The Partition of India which the national leadership conceded in principle in 1947 was a gross violation of the national territorial tradition which had always cherished the whole of Bharatavarsha as a single and indivisible Hindu homeland. But what was still more serious, it was also a flagrant betrayal of the national historical tradition which had never accepted the consolidation of any foreign conquest in any part of Bharatavarsha as a settle fact, final for all time.

Shri H.V. Seshadri has given, at the very start of The Tragic Story of Partition an outline of the well-known national historical tradition - how the Hindus drove out the Macedonian marauders under Alexander after a short and swift struggle; how they first fought and defeated the Saka, Kushana and Huna hordes and finally absorbed these foreigners in the vast fabric of Hindu society and culture; how they resisted the Islamic invaders at every step for several centuries and then rolled back the barbarians by means of a multipronged counter-attack; and how they wrested freedom from British imperialism by a century-long struggle which was cultural or constitutional, revolutionary or non-violent according to the need of the hour.

It is in the context of this national historical tradition that he comments of Pandit Nehru’s famous speech on the midnight of 15 August 1947. He asks in pain and anguish: “Did the ‘tryst with destiny’ which our leaders had made long years ago include this crucial twist of history also? Was it a picture of a divided Bharat which had been the cherished vision of our freedom fighters including Pandit Nehru?”


The first Prime Minister of an India, which had been partitioned by the residues of Islamic imperialism, was mighty pleased with himself as he picked up some pompous phrases from a foreign tongue and as a captive audience clapped. In his highly romanticized rhetoric, he had time only for a brief and grudging reference to the great tragedy that had engulfed millions of men and women and children in this country, at that very moment.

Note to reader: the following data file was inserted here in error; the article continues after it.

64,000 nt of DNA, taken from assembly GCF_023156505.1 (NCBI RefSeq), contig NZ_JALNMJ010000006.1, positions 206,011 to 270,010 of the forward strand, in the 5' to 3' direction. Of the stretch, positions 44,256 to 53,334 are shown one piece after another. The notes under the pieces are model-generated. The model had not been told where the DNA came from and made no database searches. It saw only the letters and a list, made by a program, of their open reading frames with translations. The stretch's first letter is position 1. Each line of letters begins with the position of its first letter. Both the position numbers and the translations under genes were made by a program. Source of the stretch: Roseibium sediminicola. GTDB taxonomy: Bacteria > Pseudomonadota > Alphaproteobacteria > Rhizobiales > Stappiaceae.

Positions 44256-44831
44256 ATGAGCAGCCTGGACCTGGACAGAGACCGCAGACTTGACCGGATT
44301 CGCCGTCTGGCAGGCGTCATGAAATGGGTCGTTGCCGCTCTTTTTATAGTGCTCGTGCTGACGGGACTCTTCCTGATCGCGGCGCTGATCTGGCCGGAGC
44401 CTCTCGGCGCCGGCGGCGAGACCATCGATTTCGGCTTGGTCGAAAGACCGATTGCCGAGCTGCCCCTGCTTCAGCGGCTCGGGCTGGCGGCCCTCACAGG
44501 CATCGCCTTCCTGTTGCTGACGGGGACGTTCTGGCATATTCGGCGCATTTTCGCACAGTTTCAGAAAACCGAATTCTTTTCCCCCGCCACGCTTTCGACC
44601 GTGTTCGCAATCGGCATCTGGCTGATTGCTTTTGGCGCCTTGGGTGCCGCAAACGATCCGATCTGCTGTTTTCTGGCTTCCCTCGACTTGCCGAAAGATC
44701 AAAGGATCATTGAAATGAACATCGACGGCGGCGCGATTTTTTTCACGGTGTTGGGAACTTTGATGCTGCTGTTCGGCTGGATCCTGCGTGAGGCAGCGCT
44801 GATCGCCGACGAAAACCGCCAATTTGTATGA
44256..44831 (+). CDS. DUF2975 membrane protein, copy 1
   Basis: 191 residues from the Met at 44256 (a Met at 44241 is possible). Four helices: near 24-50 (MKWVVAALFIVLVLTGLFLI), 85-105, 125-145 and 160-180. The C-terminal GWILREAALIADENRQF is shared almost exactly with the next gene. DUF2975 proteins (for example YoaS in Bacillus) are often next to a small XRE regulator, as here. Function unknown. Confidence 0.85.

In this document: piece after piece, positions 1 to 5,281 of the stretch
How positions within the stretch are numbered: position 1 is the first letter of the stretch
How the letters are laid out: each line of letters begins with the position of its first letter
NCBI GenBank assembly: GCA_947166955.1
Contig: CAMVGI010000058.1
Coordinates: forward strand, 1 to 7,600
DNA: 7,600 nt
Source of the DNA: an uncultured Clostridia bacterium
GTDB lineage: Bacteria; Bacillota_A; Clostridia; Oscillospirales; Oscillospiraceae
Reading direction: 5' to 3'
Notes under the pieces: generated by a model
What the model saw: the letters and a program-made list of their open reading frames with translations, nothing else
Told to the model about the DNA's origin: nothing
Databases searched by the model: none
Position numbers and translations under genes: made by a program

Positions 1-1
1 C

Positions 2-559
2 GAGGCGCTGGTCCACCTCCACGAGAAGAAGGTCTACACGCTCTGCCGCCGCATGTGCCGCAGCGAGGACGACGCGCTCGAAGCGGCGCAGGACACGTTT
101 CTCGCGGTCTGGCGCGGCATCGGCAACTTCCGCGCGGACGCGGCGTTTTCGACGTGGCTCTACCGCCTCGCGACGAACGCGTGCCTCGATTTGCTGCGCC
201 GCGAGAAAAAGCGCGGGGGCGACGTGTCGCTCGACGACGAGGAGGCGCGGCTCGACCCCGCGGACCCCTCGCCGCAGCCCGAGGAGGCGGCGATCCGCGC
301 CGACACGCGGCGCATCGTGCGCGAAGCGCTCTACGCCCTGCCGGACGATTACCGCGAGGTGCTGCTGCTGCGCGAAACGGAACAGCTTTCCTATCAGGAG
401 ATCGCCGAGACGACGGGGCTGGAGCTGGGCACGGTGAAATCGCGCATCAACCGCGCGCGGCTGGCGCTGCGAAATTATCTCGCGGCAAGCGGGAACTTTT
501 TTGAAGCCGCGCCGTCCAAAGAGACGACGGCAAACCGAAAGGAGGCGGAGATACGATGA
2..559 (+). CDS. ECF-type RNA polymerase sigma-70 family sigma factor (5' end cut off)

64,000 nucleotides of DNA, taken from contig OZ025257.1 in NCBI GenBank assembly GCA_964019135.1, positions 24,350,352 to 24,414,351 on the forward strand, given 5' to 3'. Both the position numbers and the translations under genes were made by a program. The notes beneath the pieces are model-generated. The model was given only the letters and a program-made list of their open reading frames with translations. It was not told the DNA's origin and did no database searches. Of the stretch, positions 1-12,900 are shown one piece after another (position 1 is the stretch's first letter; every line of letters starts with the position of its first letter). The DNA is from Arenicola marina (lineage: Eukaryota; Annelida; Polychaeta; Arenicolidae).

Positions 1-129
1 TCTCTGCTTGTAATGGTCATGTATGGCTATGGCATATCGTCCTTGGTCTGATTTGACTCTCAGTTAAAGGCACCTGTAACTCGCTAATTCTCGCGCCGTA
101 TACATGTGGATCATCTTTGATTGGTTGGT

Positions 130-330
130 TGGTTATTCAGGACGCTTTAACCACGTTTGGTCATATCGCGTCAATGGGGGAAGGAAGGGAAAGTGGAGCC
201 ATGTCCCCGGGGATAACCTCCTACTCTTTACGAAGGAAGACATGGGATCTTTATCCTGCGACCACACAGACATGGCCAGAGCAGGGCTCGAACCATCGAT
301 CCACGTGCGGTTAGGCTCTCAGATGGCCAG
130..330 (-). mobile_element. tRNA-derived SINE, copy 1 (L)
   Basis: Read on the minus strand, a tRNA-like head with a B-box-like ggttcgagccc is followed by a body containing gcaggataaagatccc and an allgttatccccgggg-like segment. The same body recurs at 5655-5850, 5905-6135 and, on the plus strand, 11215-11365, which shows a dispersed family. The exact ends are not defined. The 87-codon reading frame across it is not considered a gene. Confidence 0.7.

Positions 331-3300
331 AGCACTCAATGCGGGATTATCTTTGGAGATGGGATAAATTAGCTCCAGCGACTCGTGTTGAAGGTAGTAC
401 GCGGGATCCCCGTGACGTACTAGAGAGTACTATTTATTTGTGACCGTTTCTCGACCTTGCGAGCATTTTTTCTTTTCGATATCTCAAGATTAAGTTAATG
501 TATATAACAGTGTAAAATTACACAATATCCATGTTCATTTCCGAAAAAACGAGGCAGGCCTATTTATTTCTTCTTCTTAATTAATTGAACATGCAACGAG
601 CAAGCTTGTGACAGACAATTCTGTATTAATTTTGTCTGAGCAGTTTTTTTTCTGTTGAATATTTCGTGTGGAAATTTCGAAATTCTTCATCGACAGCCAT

Mahatma Gandhi was meanwhile busy fighting the flames ignited by his own mistaken policies, and bemoaning the ‘bad behaviour’ of his own people whom he had sold to the butcher without a word of warning. He was soon to stake his life in order to finance the fiend whom he had tried his best to befriend all through his life but who had failed him at every step.

Sardar Patel was the only leader around who could survey the sorry scene with the eyes of a statesman, without wearing glasses borrowed from Soviet Russia, and without invoking the Gita and the Quran in the same breath. He picked up the pieces which had been left loose by an imperial order that was passing away, and welded them into a unity. But he was soon branded as a ‘Hindu communalist’ and an ‘arch reactionary’ by a motley crowd of traitors orchestrated from Moscow.